Skip Navigation

Where Oh Where Has the Presidential Fitness Council Gone?

April 18, 2018

The Inside-the-Beltway bureaucracy is filled with entities that burn tax dollars and emit little more than hot air.

The Inside-the-Beltway bureaucracy is filled with entities that burn tax dollars and emit little more than hot air. Although I am a proponent of limited government, I rank the President’s Council on Physical Fitness and Sports several notches above the typical federal office. The record suggests the fitness council added value to American life, at least through the first 10 presidents under whose auspices it operated.

Until recently, the council has spent little tax money and issued zero mandates. It has had a positive impact on children, schools, and families by acting as what President Dwight Eisenhower (R) called a “catalytic agent” on public awareness when he launched the council in 1956.

Ike acted because of his concern over a study by fitness experts Dr. Hans Kraus and Bonnie Prudden showing that American students aged 6 to 16 were in markedly worse physical shape than European children. Ike’s Council on Youth Fitness brought attention to the need for physical exercise as part of a well-rounded education.

President John F. Kennedy (D) enlisted the aid of the Advertising Council in promoting the value of long hikes, even to the extent of 50-milers once required of Marine officers.

President Lyndon Johnson (D) settled the mission in for the long haul by anointing it the President’s Council on Physical Fitness and Sports. LBJ made a superb, uniting choice of baseball Hall-of-Famer Stan Musial as his lead consultant.

For decades thereafter, both Democrat and Republican presidents had councils that were big on motivational devices such as Presidential Fitness Awards that kids and adults could achieve. I caught the fitness fever myself and managed to snag a few.

As an apparent result of writing more than a few editorials and columns about fitness and running marathons (which I was inexplicably doing back then), I somehow landed on a Governor’s Council on Physical Fitness and Sports that Virginia Gov. Charles Robb (D) created in 1982. In my opinion, one of the redeeming qualities of fitness councils has been the ability to bring people together across political lines for a good cause.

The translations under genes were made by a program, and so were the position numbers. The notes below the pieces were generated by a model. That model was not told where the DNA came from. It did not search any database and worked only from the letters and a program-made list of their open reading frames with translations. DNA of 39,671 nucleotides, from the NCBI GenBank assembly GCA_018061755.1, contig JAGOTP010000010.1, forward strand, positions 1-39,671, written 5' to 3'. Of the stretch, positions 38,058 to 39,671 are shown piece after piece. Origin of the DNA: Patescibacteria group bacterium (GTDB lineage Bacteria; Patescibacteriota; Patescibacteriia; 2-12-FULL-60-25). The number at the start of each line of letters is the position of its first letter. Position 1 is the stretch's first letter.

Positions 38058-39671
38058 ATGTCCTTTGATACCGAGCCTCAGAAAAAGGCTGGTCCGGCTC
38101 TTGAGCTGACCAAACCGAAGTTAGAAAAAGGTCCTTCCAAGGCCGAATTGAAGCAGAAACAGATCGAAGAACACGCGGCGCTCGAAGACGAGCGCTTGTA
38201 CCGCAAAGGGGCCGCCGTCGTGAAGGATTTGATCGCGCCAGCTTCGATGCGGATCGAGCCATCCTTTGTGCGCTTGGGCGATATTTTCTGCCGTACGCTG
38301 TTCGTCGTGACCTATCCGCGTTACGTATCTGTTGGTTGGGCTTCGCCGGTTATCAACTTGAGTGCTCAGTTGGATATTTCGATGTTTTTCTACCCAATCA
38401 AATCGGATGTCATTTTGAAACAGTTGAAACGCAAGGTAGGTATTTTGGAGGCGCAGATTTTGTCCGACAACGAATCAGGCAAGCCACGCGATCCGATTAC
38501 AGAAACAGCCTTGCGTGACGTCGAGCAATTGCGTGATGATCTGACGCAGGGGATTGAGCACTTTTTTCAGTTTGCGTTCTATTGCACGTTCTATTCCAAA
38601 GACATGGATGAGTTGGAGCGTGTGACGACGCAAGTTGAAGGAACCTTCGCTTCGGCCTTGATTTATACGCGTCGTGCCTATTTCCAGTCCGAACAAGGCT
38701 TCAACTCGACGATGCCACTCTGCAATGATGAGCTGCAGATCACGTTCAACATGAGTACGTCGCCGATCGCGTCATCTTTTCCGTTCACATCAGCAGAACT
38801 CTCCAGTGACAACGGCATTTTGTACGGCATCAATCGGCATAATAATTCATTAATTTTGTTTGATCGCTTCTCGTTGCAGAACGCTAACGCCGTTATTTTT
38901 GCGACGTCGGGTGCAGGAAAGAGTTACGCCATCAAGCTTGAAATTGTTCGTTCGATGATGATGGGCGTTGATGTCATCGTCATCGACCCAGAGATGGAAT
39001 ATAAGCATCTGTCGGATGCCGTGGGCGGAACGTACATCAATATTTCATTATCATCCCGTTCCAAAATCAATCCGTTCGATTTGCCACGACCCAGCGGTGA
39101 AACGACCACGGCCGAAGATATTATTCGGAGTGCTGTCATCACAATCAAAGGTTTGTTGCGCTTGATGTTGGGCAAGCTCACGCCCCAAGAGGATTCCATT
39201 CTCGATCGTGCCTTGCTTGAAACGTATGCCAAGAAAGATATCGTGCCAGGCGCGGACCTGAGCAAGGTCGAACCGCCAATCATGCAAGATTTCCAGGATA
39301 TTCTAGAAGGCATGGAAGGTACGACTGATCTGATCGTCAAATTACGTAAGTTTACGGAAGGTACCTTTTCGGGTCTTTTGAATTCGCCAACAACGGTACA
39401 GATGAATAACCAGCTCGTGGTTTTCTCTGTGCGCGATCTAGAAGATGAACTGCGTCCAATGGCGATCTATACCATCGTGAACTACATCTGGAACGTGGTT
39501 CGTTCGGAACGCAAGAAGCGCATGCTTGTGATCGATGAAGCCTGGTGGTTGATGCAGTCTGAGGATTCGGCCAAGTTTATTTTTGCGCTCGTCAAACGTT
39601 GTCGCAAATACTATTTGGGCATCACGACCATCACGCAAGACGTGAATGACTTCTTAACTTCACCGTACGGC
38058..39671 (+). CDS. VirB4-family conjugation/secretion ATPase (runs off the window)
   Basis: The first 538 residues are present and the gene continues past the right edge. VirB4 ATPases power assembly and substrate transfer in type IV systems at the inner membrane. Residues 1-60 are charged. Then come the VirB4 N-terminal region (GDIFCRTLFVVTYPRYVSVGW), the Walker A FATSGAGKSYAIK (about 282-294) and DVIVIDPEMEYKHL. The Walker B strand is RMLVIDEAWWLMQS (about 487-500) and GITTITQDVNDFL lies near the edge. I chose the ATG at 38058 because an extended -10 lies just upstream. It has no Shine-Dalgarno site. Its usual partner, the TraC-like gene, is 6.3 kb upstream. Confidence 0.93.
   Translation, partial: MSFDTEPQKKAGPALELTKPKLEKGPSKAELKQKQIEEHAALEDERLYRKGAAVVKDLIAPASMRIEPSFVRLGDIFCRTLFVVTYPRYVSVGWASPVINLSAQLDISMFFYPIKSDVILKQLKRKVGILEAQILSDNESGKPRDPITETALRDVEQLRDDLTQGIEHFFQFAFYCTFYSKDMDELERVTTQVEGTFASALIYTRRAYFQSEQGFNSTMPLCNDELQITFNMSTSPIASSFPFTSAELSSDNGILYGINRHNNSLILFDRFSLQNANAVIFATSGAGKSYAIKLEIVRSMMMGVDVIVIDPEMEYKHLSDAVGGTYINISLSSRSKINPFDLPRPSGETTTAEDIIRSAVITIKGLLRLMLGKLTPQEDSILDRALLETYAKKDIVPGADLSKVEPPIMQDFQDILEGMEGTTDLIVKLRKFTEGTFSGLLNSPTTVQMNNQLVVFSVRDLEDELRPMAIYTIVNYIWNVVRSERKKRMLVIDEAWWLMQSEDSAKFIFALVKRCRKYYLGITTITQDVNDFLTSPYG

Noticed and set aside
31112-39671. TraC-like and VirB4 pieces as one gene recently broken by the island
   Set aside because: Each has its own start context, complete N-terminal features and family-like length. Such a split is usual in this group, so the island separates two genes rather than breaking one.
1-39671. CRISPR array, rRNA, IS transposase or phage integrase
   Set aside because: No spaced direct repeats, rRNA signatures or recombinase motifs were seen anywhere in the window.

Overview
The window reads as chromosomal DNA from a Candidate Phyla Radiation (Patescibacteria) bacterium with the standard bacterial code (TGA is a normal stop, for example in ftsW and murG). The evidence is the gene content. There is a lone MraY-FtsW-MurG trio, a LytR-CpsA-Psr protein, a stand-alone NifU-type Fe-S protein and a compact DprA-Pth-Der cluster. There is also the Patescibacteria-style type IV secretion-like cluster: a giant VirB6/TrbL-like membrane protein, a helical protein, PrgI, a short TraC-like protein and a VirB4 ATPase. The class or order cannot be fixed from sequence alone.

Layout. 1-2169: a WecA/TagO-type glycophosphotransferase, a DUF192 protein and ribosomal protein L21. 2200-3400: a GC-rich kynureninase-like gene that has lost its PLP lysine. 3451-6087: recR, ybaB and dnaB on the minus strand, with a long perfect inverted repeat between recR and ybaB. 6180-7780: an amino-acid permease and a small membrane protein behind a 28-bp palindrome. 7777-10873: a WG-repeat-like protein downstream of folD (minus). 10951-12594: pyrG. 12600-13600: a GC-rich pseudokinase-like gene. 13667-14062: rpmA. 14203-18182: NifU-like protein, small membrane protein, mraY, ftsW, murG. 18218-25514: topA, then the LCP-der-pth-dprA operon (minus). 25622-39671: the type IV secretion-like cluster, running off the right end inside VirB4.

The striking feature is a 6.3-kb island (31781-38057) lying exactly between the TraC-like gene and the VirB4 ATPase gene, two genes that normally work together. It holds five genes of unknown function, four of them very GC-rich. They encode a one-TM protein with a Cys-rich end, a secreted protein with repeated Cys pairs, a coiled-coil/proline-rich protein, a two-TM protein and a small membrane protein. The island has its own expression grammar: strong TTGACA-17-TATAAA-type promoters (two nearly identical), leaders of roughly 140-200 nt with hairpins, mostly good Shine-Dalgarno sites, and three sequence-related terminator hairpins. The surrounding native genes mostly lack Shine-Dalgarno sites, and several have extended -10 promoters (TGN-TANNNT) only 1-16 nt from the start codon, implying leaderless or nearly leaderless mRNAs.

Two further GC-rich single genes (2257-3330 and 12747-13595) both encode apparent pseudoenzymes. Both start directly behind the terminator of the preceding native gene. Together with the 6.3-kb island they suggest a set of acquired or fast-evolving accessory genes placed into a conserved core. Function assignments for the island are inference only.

Unfortunately, much of the council’s spirit of collegiality vanished on June 23, 2010, when President Barack Obama (D) signed an executive order changing the name to the President’s Council on Fitness, Sports, and Nutrition. That signaled a clear shift of mission to accommodate First Lady Michelle Obama’s crusade to overhaul the content of school lunches, which she unwisely attempted to do via federal law.

Obama’s order called for a doubling of federal spending on a council thrown into an activist gear. By the end of the Obama years, the council’s Presidential Champions Program had been fully incorporated into the Agriculture Department’s Food Tracker. Earlier, the council provided the platform for the First Lady to launch “Let’s Move! Active Schools,” which was intended to be a template for a 60-minute physical activity program every day in all public schools.

Having inherited a council with a politically corrupted mission, President Donald Trump (R) opted to leave his mark first by shuffling the name and putting sports first. Because of Trump’s February 27, 2018 executive order, it is now the President’s Council on Sports, Fitness, and Nutrition.

In short, Team Trump is going all in for team sports. In an op-ed on the NBC News website, First Daughter and adviser Ivanka Trump said the administration particularly hoped to reverse a decline in sports participation in lower-income communities. “When young people have more opportunities to participate in positive, supervised after-school sports programs,” she wrote, “studies suggest they are less likely to be involved in, or be a victim of, crime.”

The Trump order directs the Secretary of Health and Human Services to develop a “national strategy” to get more kids playing team sports.  That is a fine national objective. The leadership to carry it out should come from local communities.

The beauty of the original President’s Council on Physical Fitness and Sports is that it encouraged individuals to take responsibility for their own fitness. Get in shape and then play team sports. Or get fit and go for a hike or go fishing or go fly a kite. Just enjoy your own pursuit of happiness.

Sadly, the Obama detour marched the fitness council smack into the DC swamp. Fortunately, Trump is draining the swamp and reversing much of the damage Obama inflicted upon the fitness council.

[Originally Published at Townhall]

Article Tags
Education
Author
Robert Holland, a journalist and author who has championed school choice throughout his career, is a Heartland Institute Senior Fellow addressing education policy.
rholland@heartland.org @PeripateticPop

Related News & Opinion View All News